What a relief to have a plan again.  I'll have to get out my journal, start a fresh page and jot down these plans.  I kind of fell off that wagon a while ago.  One of the benefits of bullet journaling, is that you can jump back in at any point and just continue.

In the meantime, I did finish the second cup cosy.  It is so cute.  here's the link to the pattern I used.  It's from the blog The Enchanted Ladybug.

I will definitely be making more of these fun little things.  She has such a variety of patterns on her site that they could keep me busy for a while.

When I looked for some black embroidery floss to attached the button in the eye and to stitch the mouth, I couldn't find any.  I did find some wool in one of those loosely braided sets for darning socks.  One piece of the black worked perfectly for both tasks.

Thanks so much for visiting with me today.  I hope it hasn't been while you were procrastinating about one of your projects.  If it has, then I hope you have found some inspiration to jump back in and get it done.



Needlework Tuesday is a regular weekly post where I share the progress of my various needlework projects over the past week. I enjoy the encouragement that I receive from my readers and in return visit their blogs and cheer them on with theirs. You are welcome to grab the cute little mouse and create your own Needlework Tuesday post. Leave a comment with a link and I'll be sure to visit with you.

 Mister Linky is waiting below for a link to your current needlework post

Wednesday, 11 October 2017

That Inevitable Victorian Thing by E.K. Johnston

 I could not put this book down.  It is a totally captivating re-imagining of the modern world.

What if the influence of the British Empire had not waned, and if Victorian morality and courtly practises still held.  Author E. K. Johnston imagined that Queen Victoria devised a plan to weld the Empire together through strategic marriages of her children and grand children to nobility throughout her kingdom, not to that of neighbouring European countries.  Generations later, the plan has proved successful and the Empire thrives with a very mixed races population.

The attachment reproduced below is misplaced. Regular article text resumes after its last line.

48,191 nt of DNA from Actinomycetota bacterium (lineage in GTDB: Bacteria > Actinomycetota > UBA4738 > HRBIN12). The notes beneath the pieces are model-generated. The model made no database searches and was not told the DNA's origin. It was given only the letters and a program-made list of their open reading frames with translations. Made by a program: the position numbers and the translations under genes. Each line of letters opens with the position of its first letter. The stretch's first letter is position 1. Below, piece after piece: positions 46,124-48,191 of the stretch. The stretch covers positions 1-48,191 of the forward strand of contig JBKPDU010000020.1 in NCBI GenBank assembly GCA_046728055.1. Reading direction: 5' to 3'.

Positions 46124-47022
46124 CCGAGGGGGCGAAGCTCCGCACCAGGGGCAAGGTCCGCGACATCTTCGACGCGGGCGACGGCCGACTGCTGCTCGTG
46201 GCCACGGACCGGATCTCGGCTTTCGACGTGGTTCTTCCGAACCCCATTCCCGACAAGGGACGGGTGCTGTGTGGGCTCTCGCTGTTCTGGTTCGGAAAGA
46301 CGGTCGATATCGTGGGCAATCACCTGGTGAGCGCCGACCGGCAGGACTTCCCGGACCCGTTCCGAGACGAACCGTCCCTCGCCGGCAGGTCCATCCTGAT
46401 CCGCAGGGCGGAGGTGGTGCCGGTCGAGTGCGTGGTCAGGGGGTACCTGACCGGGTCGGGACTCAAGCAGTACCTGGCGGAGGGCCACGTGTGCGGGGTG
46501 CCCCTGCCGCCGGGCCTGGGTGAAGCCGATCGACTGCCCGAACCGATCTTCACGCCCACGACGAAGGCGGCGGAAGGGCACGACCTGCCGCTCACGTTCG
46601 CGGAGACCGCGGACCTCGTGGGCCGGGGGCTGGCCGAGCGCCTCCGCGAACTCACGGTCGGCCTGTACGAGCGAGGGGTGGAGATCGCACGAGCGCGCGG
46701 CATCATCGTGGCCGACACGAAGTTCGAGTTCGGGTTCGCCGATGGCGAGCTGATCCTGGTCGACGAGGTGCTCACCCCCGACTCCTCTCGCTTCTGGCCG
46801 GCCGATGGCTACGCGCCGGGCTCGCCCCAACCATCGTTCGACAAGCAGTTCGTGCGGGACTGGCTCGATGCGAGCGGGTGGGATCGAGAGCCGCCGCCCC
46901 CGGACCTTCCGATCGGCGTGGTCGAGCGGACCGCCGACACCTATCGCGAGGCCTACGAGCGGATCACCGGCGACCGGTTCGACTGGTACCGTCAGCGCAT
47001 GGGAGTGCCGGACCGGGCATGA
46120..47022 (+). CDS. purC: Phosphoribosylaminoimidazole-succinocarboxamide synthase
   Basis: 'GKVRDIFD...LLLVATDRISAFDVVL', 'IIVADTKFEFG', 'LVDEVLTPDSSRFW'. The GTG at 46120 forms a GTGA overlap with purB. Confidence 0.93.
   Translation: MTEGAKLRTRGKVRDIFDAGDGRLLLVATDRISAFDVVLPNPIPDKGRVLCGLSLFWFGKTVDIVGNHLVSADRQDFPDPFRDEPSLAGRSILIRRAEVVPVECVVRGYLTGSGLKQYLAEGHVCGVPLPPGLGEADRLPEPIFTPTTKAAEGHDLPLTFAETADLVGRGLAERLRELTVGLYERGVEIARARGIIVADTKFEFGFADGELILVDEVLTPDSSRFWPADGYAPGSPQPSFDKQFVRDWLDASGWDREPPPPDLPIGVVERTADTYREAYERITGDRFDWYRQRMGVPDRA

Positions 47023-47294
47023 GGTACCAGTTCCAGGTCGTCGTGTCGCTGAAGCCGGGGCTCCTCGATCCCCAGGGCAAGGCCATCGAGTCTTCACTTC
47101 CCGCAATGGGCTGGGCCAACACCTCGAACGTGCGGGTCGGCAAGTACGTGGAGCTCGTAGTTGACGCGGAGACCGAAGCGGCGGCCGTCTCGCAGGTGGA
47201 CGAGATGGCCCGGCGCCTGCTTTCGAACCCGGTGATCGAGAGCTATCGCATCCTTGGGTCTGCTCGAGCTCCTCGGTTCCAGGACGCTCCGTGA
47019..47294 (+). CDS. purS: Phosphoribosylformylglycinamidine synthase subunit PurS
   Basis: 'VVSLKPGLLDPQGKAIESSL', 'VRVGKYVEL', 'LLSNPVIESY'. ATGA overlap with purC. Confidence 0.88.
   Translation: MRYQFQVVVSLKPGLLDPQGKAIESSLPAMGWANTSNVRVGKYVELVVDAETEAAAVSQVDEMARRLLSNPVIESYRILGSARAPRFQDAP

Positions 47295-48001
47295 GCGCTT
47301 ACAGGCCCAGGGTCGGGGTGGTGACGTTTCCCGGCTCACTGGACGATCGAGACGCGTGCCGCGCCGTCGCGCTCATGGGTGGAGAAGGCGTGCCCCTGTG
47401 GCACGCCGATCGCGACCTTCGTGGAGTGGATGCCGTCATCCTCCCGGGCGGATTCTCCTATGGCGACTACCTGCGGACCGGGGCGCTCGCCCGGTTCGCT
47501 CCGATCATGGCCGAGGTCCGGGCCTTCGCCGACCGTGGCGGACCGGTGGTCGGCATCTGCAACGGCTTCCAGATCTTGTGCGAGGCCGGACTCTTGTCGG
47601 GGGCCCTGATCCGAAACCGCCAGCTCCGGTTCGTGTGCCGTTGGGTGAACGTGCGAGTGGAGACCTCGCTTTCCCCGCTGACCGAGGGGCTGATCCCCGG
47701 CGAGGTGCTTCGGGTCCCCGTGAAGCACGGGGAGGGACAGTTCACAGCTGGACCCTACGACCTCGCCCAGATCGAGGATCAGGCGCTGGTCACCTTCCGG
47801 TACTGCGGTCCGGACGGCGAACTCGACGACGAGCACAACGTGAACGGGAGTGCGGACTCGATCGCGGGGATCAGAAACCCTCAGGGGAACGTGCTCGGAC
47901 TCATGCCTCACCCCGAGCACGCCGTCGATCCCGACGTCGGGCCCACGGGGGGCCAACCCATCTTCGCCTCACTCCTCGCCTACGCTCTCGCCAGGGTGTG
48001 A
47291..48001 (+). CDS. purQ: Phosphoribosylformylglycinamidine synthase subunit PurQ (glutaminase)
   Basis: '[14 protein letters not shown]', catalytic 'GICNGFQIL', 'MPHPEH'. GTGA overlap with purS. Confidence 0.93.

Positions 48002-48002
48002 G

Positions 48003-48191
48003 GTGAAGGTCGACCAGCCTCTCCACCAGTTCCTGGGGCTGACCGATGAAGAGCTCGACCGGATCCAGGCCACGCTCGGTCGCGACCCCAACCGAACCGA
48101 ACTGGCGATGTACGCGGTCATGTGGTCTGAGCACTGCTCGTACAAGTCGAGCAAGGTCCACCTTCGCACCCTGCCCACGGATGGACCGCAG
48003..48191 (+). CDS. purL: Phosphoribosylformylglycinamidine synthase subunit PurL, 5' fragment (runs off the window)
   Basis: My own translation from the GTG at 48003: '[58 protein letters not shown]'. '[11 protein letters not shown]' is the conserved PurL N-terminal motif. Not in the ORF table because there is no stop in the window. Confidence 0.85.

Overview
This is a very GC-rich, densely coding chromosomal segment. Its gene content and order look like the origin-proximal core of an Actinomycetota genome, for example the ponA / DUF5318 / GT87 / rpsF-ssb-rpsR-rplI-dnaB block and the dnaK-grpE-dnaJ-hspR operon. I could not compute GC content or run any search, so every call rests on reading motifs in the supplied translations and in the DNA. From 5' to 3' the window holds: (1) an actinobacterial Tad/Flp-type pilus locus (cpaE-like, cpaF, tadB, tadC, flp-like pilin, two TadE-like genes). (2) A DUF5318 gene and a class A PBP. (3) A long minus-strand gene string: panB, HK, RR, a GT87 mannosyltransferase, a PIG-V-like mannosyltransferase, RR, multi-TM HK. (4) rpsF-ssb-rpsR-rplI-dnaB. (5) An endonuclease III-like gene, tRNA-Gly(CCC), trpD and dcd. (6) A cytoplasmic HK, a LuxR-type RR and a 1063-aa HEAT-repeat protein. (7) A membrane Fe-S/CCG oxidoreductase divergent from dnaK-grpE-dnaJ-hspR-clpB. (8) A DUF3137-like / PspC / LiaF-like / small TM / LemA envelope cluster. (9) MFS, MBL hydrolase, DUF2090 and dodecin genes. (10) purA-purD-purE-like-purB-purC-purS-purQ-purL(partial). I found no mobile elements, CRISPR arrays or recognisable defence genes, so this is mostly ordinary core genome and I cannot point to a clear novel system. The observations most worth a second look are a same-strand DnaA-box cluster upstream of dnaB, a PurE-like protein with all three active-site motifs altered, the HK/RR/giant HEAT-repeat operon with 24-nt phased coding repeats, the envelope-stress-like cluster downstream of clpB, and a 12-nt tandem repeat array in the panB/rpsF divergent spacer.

The current crown princess Victoria-Margaret is about to come of age and assume her duties.  Before undertaking those responsibilities, she wants one summer to live among and with her future subjects.  She travels incognito to Toronto to stay with her glamorous cousin Elizabeth.  She soon meets her family  friend Helena, to whom she is instantly attracted and they become the best of friends. This sets in motion a chain of events that they could never have imagined.

I loved everything about this story. The characters were young, just venturing into adulthood.  They thought they knew what they wanted, but when they walked through that doorway, they realized that there was far more to consider than their younger selves had imagined. 

I could not imagine having paid staff in my house such as a butler and an attendant to help me dress, though a cook would be most amazing.  I suppose if I had been born into that type of world, it would be common place, but to read about it and try imagining myself there, I don't get very far.    Ms. Johnston did a great job of re-creating the modern world as part of the Victorian era.  It felt authentic to novels I've read that were written in that time period.

I highly recommend this book.

Cover image courtesy Penguin Random House Canada.

I received an advanced reader copy of this book from Indigo Books & Music Inc., in exchange for an honest review.

#IndigoEmployee

Tuesday, 10 October 2017

Needlework Tuesday - The Pleasure of Learning a New Stitch

It is much easier to stay in ones comfort zone instead of stepping out and trying something new.  Why put yourself to the stress of learning a new skill when the old one will do.

As I was searching for a pattern for the next cup cosy to stitch, I found that I kept being attracted to the ones made up by The Enchanted Ladybug.  It was the stitch she was using for the body of the cosy that was so attractive.